The reason most people think of acquaintance rapes as less serious than stranger rapes is that they can’t imagine themselves (or anyone like them) being acquainted with the type of person who would commit an act of severe violence with malice aforethought and no regard for the victim. That guy may be lurking OUT THERE somewhere, perhaps waiting in a parking garage or hiding in the bushes, ready to jump on the totally random woman unfortunate enough to cross his path, but he’s certainly not to be found in their circle of friends or acquaintances. Often, they’re very wrong about that. But the veneer of middle class (or upper class) respectability allows them to pretend that “decent people” simply wouldn’t be acquainted with someone like that. Therefore acquaintance rape is probably just based on a misunderstanding, or maybe someone was too intoxicated to comprehend what they were doing.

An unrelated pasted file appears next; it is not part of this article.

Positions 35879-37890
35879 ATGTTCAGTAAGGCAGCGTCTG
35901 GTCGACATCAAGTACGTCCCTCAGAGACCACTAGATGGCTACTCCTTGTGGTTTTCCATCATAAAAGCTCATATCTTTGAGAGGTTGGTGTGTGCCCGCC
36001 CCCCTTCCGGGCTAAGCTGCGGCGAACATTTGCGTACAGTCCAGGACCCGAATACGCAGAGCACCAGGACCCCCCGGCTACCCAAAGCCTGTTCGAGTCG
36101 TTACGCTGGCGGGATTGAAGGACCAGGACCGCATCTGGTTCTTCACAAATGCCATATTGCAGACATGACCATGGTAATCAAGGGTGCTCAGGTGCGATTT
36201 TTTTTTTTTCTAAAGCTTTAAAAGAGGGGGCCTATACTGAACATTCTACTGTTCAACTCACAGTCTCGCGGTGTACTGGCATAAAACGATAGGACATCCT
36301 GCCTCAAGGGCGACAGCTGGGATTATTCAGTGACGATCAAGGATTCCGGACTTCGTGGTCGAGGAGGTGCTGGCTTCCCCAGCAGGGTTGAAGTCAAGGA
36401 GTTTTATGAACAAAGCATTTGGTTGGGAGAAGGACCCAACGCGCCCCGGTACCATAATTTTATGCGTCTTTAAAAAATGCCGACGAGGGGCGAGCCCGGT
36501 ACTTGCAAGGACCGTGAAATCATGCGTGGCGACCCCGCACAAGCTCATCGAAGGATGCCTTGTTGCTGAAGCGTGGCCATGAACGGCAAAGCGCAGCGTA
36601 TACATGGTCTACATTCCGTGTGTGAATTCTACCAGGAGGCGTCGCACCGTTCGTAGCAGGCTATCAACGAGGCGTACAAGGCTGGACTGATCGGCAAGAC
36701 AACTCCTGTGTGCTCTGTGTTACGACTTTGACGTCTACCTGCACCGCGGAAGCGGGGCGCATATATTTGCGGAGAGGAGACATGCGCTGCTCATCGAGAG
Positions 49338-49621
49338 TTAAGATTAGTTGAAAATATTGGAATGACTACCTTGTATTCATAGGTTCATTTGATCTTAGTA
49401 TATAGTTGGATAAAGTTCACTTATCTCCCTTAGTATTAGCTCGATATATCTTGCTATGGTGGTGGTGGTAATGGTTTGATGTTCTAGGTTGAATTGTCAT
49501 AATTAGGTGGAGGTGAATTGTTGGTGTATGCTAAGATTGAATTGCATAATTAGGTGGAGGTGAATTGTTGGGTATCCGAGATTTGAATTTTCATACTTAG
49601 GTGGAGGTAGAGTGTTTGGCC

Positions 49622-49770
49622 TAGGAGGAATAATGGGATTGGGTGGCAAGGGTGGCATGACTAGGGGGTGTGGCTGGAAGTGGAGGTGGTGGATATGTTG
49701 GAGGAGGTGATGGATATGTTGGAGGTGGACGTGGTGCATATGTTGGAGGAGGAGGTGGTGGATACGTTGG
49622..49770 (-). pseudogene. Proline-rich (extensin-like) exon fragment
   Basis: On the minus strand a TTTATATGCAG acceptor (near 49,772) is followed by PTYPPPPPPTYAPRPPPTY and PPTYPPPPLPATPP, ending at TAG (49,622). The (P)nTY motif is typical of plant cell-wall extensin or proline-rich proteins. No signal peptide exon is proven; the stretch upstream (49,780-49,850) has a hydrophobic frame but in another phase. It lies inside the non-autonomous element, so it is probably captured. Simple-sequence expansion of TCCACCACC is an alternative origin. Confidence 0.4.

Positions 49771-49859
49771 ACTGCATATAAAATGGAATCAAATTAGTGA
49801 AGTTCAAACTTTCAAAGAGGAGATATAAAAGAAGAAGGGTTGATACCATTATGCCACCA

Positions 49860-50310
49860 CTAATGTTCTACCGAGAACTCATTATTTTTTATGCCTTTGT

Poor and working class women forced to live in dangerous neighborhoods because that’s all we can afford often know damn well that there are violent criminals among our acquaintances and there’s little we can do about that. This is particularly true for girls who grow up in gang territory; it’s not unusual to be casually acquainted with a dozen or more extremely violent dudes even if you’re not involved with gangs yourself. And it’s important to point out here that while over two-thirds of all rapes are acquaintance rapes, nearly half of those acquaintance rapes are committed by a casual acquaintance, not someone the victim knows well. That dude covered in prison tattoos may not be my BFF, but yeah, we’re acquainted.